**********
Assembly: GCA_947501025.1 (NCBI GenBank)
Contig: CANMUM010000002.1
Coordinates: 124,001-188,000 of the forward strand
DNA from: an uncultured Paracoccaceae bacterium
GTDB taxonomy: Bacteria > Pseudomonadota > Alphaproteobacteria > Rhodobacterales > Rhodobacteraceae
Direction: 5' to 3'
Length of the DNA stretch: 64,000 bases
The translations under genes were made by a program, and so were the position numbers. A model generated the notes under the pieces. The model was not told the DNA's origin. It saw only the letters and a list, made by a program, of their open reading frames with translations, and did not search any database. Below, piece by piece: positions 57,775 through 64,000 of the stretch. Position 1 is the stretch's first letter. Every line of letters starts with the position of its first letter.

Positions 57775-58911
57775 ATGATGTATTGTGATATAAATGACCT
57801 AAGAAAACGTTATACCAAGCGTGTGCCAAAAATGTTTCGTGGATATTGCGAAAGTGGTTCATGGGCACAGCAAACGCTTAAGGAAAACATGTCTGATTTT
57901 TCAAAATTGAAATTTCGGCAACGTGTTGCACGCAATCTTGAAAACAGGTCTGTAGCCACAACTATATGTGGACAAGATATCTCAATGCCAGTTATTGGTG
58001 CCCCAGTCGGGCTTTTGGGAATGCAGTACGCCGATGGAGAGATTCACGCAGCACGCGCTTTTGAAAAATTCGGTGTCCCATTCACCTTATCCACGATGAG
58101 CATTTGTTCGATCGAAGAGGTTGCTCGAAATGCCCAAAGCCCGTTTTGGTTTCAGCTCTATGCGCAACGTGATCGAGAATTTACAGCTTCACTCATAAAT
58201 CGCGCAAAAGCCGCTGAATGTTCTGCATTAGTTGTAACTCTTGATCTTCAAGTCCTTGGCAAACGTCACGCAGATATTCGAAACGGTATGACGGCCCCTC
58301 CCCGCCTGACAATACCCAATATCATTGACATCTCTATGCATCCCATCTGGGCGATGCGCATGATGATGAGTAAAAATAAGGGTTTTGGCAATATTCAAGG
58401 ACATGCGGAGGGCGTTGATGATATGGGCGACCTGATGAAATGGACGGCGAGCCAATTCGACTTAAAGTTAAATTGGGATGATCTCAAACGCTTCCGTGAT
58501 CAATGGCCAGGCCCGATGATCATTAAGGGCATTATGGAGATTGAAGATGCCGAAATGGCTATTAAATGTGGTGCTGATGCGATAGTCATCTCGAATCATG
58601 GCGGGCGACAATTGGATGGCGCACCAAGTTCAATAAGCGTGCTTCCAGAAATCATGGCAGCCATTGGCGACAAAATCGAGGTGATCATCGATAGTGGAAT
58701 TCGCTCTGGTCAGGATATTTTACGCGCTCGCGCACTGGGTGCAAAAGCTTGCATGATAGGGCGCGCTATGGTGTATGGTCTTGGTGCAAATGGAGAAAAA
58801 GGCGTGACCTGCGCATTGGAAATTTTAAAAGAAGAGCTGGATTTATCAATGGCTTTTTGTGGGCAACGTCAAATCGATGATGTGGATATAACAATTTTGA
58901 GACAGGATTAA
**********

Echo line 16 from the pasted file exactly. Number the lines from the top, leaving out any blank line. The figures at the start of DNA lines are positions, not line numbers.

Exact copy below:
58301 CCCGCCTGACAATACCCAATATCATTGACATCTCTATGCATCCCATCTGGGCGATGCGCATGATGATGAGTAAAAATAAGGGTTTTGGCAATATTCAAGG